On Ayaan Hirsi Ali, women and Islam


by Sunny
19th May, 2006 at 3:21 pm    

Following a previous debate where Clairwil laid a smackdown on Old Pickler, she wrote this on her own blog:

I should stress that I have no quarrel with [Ayaan Hirsi Ali's] decision to reject Islam. Whilst I personally have no religious beliefs, I accept that other people do and believe that Ali was ultimately more concerned with promoting her personal view of Islam than supporting Muslim women. The difficulty with her position is that it is unrealistic to expect vast numbers of Muslim women to accept it. After all in rejecting Islam they would be rejecting their own sincerely held religious beliefs, and in some cases their friends and family not to mention social and cultural attachments. Rather than go over the whole Ali business again , I intend to ramble for a bit about Islam and women.

It cannot be denied that from a feminist perspective the Qu’ran contains a number of troubling passages, though I am baffled at the insistence of some that this is ‘real’ Islam whereas the more female friendly passages can be safely ignored. Could the hostility between the Muslim fundamentalists and the Islamaphobes be mutual projected self loathing, given that their interpretations of Islam are strikingly similar?

I take the view that if you are concerned with the rights of Muslim women rather than seeking opportunities to attack Islam, then your time would be better spent educating Muslim women about their religious rights than telling them to give up their religion. If you claim you are not Islamophobic but are critical of Islam as it is currently practised, then give all these women your support. Oh and of course I will expect your full support of my western feminist goals. Otherwise I might get the wrong idea and think you’re going in for all that ‘ uncivilised barbarians mistreating their bitches’ stuff and I’d doubt your commitment to the ladies cause.

This is what I call hitting the nail on the head. Read Clairwil’s full post – it is worth it.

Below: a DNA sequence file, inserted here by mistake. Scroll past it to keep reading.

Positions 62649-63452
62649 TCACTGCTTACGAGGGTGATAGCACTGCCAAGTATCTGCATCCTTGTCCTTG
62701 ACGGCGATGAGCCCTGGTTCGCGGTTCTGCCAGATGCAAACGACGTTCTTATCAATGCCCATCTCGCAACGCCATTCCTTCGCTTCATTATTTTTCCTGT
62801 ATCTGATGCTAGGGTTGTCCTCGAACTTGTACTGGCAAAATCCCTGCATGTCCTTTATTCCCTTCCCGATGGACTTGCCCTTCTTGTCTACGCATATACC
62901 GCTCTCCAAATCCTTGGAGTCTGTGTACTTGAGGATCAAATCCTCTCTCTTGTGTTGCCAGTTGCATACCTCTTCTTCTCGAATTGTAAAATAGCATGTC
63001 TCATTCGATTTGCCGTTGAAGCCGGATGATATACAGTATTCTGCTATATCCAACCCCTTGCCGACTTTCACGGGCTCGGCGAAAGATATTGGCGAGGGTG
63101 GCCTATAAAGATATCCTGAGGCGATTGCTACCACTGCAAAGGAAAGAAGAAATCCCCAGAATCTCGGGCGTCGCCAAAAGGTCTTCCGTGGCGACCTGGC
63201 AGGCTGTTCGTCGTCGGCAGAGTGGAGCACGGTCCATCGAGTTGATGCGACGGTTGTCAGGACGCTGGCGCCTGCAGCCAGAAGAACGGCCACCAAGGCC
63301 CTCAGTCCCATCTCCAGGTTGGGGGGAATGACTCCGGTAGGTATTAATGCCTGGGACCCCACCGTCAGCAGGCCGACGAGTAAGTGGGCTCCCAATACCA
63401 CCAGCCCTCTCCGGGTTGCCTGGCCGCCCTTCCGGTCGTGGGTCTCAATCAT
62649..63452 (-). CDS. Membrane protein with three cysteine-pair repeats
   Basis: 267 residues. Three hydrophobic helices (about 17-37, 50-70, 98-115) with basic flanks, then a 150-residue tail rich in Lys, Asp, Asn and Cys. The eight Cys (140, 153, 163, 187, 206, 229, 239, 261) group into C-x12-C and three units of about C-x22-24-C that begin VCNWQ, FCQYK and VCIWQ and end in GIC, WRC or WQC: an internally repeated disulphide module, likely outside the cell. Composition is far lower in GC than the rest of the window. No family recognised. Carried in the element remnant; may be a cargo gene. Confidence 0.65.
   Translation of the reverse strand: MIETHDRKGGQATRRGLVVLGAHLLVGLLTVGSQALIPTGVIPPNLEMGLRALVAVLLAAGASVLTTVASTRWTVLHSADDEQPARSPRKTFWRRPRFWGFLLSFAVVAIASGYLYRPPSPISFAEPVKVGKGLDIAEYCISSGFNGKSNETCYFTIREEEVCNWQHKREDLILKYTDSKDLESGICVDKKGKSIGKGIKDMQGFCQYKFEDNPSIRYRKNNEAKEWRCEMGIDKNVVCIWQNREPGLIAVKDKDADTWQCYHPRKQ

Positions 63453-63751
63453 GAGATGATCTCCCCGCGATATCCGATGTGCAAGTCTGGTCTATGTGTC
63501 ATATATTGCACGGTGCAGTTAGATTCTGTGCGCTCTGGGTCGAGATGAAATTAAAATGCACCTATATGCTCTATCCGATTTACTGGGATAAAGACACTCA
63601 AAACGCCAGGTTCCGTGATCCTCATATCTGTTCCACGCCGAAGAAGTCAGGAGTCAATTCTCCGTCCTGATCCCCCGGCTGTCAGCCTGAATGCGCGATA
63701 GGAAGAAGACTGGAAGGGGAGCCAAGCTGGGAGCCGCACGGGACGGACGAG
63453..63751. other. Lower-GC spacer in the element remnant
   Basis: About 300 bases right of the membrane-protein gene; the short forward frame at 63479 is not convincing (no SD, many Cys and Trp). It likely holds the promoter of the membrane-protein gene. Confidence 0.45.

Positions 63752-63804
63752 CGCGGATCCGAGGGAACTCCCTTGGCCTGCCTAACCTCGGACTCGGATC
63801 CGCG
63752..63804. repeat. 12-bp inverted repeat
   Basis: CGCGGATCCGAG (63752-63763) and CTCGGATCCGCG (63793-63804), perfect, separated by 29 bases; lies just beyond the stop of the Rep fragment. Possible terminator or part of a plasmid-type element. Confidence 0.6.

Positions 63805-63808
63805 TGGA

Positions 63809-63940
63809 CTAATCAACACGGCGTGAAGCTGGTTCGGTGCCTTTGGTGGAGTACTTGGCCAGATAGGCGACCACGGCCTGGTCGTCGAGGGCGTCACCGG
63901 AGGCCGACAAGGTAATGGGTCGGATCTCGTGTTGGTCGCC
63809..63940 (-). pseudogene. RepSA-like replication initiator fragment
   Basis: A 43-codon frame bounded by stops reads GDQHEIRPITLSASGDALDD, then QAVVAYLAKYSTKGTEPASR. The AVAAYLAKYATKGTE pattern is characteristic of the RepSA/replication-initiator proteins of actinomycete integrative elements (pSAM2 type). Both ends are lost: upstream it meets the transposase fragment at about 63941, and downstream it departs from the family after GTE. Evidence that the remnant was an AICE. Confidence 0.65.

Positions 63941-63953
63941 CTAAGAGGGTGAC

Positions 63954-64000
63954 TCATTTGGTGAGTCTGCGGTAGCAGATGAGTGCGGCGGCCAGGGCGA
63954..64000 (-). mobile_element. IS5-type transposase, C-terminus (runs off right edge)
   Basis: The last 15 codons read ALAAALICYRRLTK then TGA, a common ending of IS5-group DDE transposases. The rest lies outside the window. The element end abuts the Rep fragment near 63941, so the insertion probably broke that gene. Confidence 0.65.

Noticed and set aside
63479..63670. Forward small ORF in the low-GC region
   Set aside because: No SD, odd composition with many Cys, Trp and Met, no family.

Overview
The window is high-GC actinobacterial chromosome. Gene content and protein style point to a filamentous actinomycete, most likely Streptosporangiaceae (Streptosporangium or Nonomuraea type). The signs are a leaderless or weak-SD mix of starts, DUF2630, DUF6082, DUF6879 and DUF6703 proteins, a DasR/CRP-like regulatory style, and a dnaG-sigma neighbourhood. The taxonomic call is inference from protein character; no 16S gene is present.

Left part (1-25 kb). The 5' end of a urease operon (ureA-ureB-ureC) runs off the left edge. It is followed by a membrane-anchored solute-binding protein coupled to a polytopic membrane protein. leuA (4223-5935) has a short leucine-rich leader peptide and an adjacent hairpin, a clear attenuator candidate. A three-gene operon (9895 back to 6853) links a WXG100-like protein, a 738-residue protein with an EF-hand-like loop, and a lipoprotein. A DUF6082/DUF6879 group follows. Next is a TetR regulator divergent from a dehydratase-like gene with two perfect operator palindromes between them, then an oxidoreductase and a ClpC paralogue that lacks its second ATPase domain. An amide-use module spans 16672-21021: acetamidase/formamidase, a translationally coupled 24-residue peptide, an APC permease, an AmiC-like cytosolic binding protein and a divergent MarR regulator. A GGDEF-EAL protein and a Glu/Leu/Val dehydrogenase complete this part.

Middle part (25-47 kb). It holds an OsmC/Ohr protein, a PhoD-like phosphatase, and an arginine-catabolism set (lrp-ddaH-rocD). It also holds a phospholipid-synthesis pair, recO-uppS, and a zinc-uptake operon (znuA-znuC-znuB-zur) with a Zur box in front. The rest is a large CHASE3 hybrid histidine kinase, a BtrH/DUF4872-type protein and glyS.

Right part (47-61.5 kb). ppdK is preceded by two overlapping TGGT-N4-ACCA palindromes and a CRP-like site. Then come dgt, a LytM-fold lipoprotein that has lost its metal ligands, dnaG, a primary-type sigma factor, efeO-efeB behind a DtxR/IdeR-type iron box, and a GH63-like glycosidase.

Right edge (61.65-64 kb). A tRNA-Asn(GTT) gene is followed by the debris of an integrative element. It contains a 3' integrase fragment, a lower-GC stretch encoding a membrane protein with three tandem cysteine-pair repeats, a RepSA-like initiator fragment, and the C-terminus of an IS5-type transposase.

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  1. Or How I Learned to Stop Worrying » Wide World of Blogs!

    [...] This blog offers an interesting window into race relations and immigrant issues in Great Britain. It offers a South Asian perspective on the issues of the day with a decidedly progressive twist. Today’s post discusses the extreme views of Ayaan Hirsi Ali who is either a champion of women against Islam or a hatemonger and an opportunist, depending on where you sit. Regardless of what you think of Ali, she is certainly part of the debate that is raging all over Europe about Islam and its place in the Western World. [...]




  1. Sid — on 19th May, 2006 at 3:51 pm  

    Thank you Clairwil. Thank you Sunny.
    Excellent.

  2. justforfun — on 19th May, 2006 at 3:55 pm  

    This is what I call hitting the nail on the head – Surely you mean hitting ‘your thumb’ not the nail.

    Re-read what she has written , but before that I suggest people get hold of a copy of

    “Bad Thoughts – a Guide to Clear Thinking” by Jamie White – published by corvobooks.

    I think it was Ishmaeel who said quoted someone – “A donkey carrying books is not literate”. Well this would apply to Clairwil’s thoughts on the subject. The english is grammatically correct but the logic is so flawed as to make the whole piece meaningless.

    Justforfun

  3. Roger — on 19th May, 2006 at 4:09 pm  

    You seem to be confused about Ms Ali’s intentions when you say “The difficulty with her position is that it is unrealistic to expect vast numbers of Muslim women to accept it. ” Did she want them to? Ms Ali wanted muslims to stop being muslims and to abandon some of their more repellent habits- like FGM- but her main purpose was to say that islam was false and had a bad effect on its followers and that nonmuslims would be wiser not to trust muslims. In fact if she had wanted to “support muslim women” as muslim women she would have had to pretend to still be a believing muslim. Would you prefer tactical hypocrisy, perhaps? That isn’t a rhetorical question.
    As for the quran’s attitude to women, it’s worth remembering that the quran is addressed to men on how to treat “their” women. The quran is woman-friendly just as the RSPCA is animal-friendly. People who are concerned about rights have a different perspective to either. It only takes one hostile generalisation to qualify every woman-friendly remark in the quran.
    Like Ms Ali, I take the word of strict muslims- and the quran- that the quran cannot be modified or changes. I wish the feminist muslims the best of luck but i can’t see why they strain at the gnat of islam’s attitude to women and swallow the camel of its attitude to everything else.

  4. Sajda — on 19th May, 2006 at 4:13 pm  

    Justforfun

    It would be better if you were to give a counter argument Clairwil’s post rather then indulge in lazy sneering and condescension. It is a strong argument she makes, and to describe it as having ‘logic is so flawed as to make the whole piece meaningless’ is a piece of gratuitous abuse and so manifestly untrue, that it appears as ad hoc dismissal. If your cage has been rattled, speak in return, do not sneer and condescend.

  5. mirax — on 19th May, 2006 at 4:17 pm